Single-serving visitor pattern

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In computer programming, the single-serving visitor pattern is a design pattern. Its intent is to optimise the implementation of a visitor that is allocated, used only once, and then deleted (which is the case of most visitors).

Applicability[edit]

The single-serving visitor pattern should be used when visitors do not need to remain in memory. This is often the case when visiting a hierarchy of objects (such as when the visitor pattern is used together with the composite pattern) to perform a single task on it, for example counting the number of cameras in a 3D scene.

The regular visitor pattern should be used when the visitor must remain in memory. This occurs when the visitor is configured with a number of parameters that must be kept in memory for a later use of the visitor (for example, for storing the rendering options of a 3D scene renderer).

However, if there should be only one instance of such a visitor in a whole program, it can be a good idea to implement it both as a single-serving visitor and as a singleton. In doing so, it is ensured that the single-serving visitor can be called later with its parameters unchanged (in this particular case "single-serving visitor" is an abuse of language since the visitor can be used several times).

Usage examples[edit]

The single-serving visitor is called through the intermediate of static methods.

  • Without parameters:
 Element* elem;
 SingleServingVisitor::apply_to(elem);
  • With parameters:
 Element* elem;
 TYPE param1, param2;
 SingleServingVisitor::apply_to(elem, param1, param2);
  • Implementation as a singleton:
 Element* elem;
 TYPE param1, param2;
 SingleServingVisitor::set_param1(param1);
 SingleServingVisitor::set_param2(param2);
 SingleServingVisitor::apply_to(elem);

Consequences[edit]

Pros[edit]

  • No "zombie" objects. With a single-serving visitor, it is ensured that visitors are allocated when needed and destroyed once useless.
  • A simpler interface than visitor. The visitor is created, used and free by the sole call of the apply_to static method.

Cons[edit]

  • Repeated allocation. At each call of the apply_to method, a single-serving visitor is created then discarded, which is time-consuming. In contrast, the singleton only performs one allocation.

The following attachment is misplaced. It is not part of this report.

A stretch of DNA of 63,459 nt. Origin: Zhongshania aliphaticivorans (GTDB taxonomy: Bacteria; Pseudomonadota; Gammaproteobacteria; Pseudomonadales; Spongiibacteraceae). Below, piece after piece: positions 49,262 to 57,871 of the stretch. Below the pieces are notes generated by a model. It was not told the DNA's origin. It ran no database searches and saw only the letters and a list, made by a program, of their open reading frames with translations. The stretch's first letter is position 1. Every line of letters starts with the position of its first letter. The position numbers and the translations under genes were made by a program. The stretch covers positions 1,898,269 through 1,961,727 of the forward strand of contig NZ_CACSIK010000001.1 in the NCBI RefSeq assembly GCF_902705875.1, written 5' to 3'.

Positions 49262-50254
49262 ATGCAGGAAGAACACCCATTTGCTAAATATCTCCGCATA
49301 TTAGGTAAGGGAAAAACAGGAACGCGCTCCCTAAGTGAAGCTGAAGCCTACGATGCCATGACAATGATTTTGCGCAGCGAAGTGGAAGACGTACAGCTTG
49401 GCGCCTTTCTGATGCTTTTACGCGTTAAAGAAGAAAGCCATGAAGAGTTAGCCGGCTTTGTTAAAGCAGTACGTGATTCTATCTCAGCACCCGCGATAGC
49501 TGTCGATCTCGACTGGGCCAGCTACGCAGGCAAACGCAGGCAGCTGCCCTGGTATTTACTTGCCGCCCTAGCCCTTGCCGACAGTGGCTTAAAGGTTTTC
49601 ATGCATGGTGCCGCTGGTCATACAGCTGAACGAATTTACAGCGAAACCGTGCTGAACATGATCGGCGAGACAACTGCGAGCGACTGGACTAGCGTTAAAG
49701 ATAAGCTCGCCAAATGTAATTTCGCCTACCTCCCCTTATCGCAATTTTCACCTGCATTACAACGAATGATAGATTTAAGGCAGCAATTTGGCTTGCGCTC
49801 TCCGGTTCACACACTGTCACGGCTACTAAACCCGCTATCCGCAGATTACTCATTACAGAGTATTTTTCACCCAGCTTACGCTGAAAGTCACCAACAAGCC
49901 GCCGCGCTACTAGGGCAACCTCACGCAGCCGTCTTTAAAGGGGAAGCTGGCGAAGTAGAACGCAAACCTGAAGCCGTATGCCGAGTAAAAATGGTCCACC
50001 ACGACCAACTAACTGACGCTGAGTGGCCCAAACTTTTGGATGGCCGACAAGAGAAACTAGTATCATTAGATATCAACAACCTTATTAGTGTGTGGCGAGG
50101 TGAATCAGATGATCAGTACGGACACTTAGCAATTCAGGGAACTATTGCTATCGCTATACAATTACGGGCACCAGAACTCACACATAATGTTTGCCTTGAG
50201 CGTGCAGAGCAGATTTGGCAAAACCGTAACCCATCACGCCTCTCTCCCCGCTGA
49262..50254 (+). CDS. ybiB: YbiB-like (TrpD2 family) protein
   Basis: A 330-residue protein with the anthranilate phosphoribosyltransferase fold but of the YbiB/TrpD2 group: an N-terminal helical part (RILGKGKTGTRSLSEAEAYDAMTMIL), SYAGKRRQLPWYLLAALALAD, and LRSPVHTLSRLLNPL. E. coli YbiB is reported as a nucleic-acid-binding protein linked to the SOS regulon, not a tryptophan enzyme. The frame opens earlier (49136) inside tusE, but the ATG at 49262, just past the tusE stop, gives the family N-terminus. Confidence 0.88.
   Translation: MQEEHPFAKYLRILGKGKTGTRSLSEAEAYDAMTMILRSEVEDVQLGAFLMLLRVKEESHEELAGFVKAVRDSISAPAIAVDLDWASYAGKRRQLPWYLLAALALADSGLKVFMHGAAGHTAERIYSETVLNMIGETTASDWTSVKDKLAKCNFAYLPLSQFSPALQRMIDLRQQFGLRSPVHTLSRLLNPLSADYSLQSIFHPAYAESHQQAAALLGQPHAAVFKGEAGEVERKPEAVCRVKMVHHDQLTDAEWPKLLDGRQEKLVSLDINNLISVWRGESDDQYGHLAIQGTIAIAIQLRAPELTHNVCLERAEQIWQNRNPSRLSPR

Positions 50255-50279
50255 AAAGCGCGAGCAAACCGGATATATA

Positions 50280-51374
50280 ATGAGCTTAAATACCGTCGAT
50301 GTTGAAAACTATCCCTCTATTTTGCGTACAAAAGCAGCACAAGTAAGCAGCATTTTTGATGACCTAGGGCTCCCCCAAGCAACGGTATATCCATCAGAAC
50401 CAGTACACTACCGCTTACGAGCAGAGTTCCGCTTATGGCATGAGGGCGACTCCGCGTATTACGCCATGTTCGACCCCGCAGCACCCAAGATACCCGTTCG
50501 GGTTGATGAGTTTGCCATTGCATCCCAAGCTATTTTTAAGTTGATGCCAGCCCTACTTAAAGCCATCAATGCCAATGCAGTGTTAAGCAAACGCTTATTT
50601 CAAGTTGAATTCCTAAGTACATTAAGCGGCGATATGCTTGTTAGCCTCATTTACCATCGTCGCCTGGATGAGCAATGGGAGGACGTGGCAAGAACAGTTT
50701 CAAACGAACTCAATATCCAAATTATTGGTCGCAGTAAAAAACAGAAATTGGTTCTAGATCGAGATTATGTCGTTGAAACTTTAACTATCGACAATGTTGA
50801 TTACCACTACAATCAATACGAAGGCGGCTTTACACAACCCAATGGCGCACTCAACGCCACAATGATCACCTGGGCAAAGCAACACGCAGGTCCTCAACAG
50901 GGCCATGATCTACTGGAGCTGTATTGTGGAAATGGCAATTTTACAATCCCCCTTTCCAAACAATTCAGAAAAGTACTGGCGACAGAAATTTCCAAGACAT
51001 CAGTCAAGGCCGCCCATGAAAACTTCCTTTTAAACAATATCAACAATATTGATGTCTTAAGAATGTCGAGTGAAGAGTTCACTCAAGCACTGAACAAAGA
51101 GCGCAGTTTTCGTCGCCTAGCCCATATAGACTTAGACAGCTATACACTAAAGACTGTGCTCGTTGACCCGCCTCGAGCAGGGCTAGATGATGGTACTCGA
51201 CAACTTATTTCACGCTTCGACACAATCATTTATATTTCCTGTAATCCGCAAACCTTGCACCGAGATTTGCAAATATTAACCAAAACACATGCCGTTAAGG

Implementation (in C++)[edit]

Basic implementation (without parameters)[edit]

// Declaration
class Element;
class ElementA;
class ElementB;
class SingleServingVisitor;
 
... // Same as with the [[visitor pattern]].
 
// Definition
class SingleServingVisitor {
protected:
    SingleServingVisitor();
public:
    ~SingleServingVisitor();
 
    static void apply_to(Element*);
    virtual void visit_ElementA(ElementA*) = 0;
    virtual void visit_ElementB(ElementB*) = 0;
}
 
// Implementation
void SingleServingVisitor::apply_to(Element* elem) 
{
    SingleServingVisitor ssv;
    elem.accept(ssv);
}

Passing parameters[edit]

If the single-serving visitor has to be initialised, the parameters have to be passed through the static method:

void SingleServingVisitor::apply_to(Element* elem, TYPE param1, TYPE param2, ...) 
{
    SingleServingVisitor ssv(param1, param2, ...);
    elem.accept(&ssv);
}

Implementation as a singleton[edit]

This implementation ensures:

  • that there is at most one instance of the single-serving visitor
  • that the visitor can be accessed later
// Definition
class SingleServingVisitor {
protected:
    static SingleServingVisitor* instance_;
    TYPE param1_;
    TYPE param2_;
 
    SingleServingVisitor();
 
    static SingleServingVisitor* get_instance();
    // Note: get_instance method does not need to be public
 
public:
    ~SingleServingVisitor();
 
    static void apply_to(Element*);
 
    // static methods to access parameters
    static void set_param1(TYPE);
    static void set_param2(TYPE);
 
    virtual void visit_ElementA(ElementA*) = 0;
    virtual void visit_ElementB(ElementB*) = 0;
}
 
// Implementation
SingleServingVisitor* SingleServingVisitor::instance_ = NULL;
 
SingleServingVisitor* SingleServingVisitor::get_instance() 
{
    if (this->instance_ == NULL)
        this->instance_ = new SingleServingVisitor();
    return this->instance_;
}
 
void SingleServingVisitor::apply_to(Element* elem) 
{
    elem->accept(get_instance());
}
 
void SingleServingVisitor::set_param1(TYPE param1) 
{
    getInstance()->param1_ = param1;
}
 
void SingleServingVisitor::set_param2(TYPE param2) 
{
    getInstance()->param2_ = param2;
}

Related patterns[edit]